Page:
International Journal of Public Health

, Volume 58, Issue 4, pp 615–625 | Cite as

Objectively measured walkability and active transport and weight-related outcomes in adults: a systematic review

  • Gerlinde Grasser
  • Delfien Van Dyck
  • Sylvia Titze
  • Willibald Stronegger



The aim of this study was to investigate which GIS-based measures of walkability (density, land-use mix, connectivity and walkability indexes) in urban and suburban neighbourhoods are used in research and which of them are consistently associated with walking and cycling for transport, overall active transportation and weight-related measures in adults.


A systematic review of English publications using PubMed, Science Direct, Active Living Research Literature Database, the Transportation Research Information Service and reference lists was conducted. The search terms utilised were synonyms for GIS in combination with synonyms for the outcomes.


Thirty-four publications based on 19 different studies were eligible. Walkability measures such as gross population density, intersection density and walkability indexes most consistently correlated with measures of physical activity for transport. Results on weight-related measures were inconsistent.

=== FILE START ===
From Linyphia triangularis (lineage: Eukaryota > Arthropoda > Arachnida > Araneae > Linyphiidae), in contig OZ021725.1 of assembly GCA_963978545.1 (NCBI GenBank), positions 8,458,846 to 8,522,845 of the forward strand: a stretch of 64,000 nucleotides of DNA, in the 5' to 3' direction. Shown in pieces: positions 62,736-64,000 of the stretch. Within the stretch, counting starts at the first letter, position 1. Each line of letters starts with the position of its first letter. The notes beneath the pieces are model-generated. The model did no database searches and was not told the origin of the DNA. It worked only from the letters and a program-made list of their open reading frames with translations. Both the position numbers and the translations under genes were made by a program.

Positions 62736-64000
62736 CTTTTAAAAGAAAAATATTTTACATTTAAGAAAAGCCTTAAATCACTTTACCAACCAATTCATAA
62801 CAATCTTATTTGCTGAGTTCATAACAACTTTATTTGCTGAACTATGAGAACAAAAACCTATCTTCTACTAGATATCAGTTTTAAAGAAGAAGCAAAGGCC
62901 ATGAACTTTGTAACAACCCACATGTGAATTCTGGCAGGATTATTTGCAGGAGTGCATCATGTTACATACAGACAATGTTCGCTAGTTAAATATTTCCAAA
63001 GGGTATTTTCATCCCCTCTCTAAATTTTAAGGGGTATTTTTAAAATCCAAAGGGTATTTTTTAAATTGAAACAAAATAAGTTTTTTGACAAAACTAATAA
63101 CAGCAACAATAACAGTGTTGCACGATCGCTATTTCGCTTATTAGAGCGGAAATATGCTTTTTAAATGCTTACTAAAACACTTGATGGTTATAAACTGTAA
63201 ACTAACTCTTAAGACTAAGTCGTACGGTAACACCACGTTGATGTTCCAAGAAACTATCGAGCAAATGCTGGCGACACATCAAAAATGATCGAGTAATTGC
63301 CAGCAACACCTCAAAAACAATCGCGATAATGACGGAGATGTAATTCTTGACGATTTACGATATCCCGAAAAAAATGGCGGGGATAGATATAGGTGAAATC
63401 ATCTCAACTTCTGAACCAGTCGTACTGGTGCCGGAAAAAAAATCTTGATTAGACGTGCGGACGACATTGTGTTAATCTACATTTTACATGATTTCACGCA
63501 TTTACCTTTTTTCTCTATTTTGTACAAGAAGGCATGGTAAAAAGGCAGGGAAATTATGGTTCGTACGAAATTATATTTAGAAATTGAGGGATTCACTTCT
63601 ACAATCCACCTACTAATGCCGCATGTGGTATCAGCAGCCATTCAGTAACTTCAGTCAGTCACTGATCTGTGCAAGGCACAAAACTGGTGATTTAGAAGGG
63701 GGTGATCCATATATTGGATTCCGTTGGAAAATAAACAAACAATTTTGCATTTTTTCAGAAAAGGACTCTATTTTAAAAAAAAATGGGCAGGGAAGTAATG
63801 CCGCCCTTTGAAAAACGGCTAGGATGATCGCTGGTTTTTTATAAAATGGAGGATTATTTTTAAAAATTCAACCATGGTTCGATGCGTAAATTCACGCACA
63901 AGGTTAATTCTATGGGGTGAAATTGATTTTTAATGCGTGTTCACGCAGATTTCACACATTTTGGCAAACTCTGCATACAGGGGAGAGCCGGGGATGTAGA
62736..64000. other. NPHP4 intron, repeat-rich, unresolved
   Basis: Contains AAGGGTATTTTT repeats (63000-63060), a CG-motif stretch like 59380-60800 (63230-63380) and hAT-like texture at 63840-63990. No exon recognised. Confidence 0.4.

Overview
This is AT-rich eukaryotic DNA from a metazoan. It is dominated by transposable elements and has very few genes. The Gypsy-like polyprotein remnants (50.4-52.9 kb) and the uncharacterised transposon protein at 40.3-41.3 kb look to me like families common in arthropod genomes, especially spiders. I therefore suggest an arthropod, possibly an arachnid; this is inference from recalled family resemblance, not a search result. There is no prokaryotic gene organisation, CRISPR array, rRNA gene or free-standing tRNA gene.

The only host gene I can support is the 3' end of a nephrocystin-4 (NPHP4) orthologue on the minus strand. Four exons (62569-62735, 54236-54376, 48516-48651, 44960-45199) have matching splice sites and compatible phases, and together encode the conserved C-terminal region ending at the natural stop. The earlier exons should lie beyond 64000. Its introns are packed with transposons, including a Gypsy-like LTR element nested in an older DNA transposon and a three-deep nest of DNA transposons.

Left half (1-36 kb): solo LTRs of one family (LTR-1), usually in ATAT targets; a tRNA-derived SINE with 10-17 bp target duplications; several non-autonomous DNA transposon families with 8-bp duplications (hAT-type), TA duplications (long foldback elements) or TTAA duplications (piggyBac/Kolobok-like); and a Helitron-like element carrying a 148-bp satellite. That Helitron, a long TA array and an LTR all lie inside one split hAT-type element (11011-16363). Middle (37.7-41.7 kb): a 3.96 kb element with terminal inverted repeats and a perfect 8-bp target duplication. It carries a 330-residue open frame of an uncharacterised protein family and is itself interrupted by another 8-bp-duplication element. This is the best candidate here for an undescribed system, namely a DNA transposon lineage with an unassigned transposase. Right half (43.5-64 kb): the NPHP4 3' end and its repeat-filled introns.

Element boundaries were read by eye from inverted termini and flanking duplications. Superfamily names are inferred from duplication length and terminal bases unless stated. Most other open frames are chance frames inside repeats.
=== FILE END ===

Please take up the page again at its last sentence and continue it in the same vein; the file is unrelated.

More research is needed to determine whether walkability is an appropriate measure for predicting weight-related measures and overall active transportation. As most of the consistent correlates, gross population density, intersection density and the walkability indexes have the potential to be used in planning and monitoring.


Walkability Density Land-use mix Connectivity Body weight Physical activity for transport 



Delfien van Dyck was supported by Research Foundation Flanders (FWO) B/09731/01.

Conflict of interest

The authors declare that they have no conflict of interest.

Supplementary material

38_2012_435_MOESM1_ESM.doc (414 kb)
Supplementary material 1 (DOC 414 kb)


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Copyright information

© Swiss School of Public Health 2012

Authors and Affiliations

  • Gerlinde Grasser
    • 1
  • Delfien Van Dyck
    • 3
    • 4
  • Sylvia Titze
    • 2
  • Willibald Stronegger
    • 1
  1. 1.Institute of Social Medicine and EpidemiologyMedical University of GrazGrazAustria
  2. 2.Institute of Sport ScienceUniversity of GrazGrazAustria
  3. 3.Department of Movement and Sport Sciences, Faculty of Medicine and Health SciencesGhent UniversityGhentBelgium
  4. 4.Research Foundation FlandersBrusselsBelgium

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